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Acta Anaesthesiol Scand. 2012 Nov;56(10):1332-5. doi: 10.1111/j.1399-6576.2012.02742.x. Epub 2012 Jul 26.

Spontaneous intracranial hypotension syndrome treated with a double epidural blood patch.

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Department of Anesthesiology and Critical Care, Hospital Universitario del Sureste, Madrid, Spain.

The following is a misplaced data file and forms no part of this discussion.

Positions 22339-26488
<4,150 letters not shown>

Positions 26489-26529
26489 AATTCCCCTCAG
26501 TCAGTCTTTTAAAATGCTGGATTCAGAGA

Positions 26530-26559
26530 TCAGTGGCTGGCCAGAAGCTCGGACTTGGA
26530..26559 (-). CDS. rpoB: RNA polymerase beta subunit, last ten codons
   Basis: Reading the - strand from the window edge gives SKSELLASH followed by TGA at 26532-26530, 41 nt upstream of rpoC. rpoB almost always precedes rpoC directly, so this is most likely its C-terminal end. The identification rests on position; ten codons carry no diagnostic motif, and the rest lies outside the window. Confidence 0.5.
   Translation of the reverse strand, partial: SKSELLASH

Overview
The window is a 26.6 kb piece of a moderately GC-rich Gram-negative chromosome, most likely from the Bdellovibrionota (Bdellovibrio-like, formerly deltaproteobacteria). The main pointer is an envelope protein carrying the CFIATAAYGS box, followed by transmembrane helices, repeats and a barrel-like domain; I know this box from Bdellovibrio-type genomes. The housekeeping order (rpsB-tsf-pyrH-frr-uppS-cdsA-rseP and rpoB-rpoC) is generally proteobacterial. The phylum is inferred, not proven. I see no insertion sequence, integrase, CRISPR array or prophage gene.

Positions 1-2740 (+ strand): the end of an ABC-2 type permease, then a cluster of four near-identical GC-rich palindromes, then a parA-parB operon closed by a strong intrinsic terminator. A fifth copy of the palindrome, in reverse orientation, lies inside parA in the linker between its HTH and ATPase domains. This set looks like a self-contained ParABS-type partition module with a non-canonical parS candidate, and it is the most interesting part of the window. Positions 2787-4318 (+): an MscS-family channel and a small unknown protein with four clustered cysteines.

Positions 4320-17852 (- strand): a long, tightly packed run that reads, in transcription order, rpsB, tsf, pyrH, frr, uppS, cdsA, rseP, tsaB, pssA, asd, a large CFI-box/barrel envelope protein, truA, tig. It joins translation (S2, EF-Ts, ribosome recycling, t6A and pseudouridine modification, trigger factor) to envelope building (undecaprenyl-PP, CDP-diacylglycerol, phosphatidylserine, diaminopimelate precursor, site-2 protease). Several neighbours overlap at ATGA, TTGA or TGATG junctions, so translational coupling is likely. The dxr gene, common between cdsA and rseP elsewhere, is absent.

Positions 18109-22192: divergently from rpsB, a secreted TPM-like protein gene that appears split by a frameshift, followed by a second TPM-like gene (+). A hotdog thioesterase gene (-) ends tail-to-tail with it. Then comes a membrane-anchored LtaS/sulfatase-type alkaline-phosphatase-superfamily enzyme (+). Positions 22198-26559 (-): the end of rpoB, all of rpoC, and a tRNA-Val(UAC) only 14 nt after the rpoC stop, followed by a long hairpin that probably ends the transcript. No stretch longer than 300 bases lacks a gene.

Spontaneous intracranial hypotension (SIH) is considered to be a very rare disease. It is characterised by an orthostatic headache in the absence of a past history of a trauma or a dural puncture. SIH is caused by a spontaneous spinal cerebrospinal fluid (CSF) leakage demonstrated by neuroradiological studies in most of the patients. Conservative treatment usually includes bed rest, hydration and administration of caffeine or steroids. However, when the patient is refractory to the conservative treatment, an epidural blood patch (EBP) is performed. We report a 34-year-old woman with SIH and no neuroradiologically demonstrable clear point of CSF leakage, who was treated with a double EBP at two different levels (lumbar and thoracic) in the same procedure. The patient was successfully managed, and she was still asymptomatic at the 18 months follow-up. After review of literature, we observed that execution of a double EBP at the same time is not a common procedure for treatment of SIH. We consider that simultaneous use of two EBP could be useful as a novel treatment in those cases of SIH without demonstration of CSF leakage.

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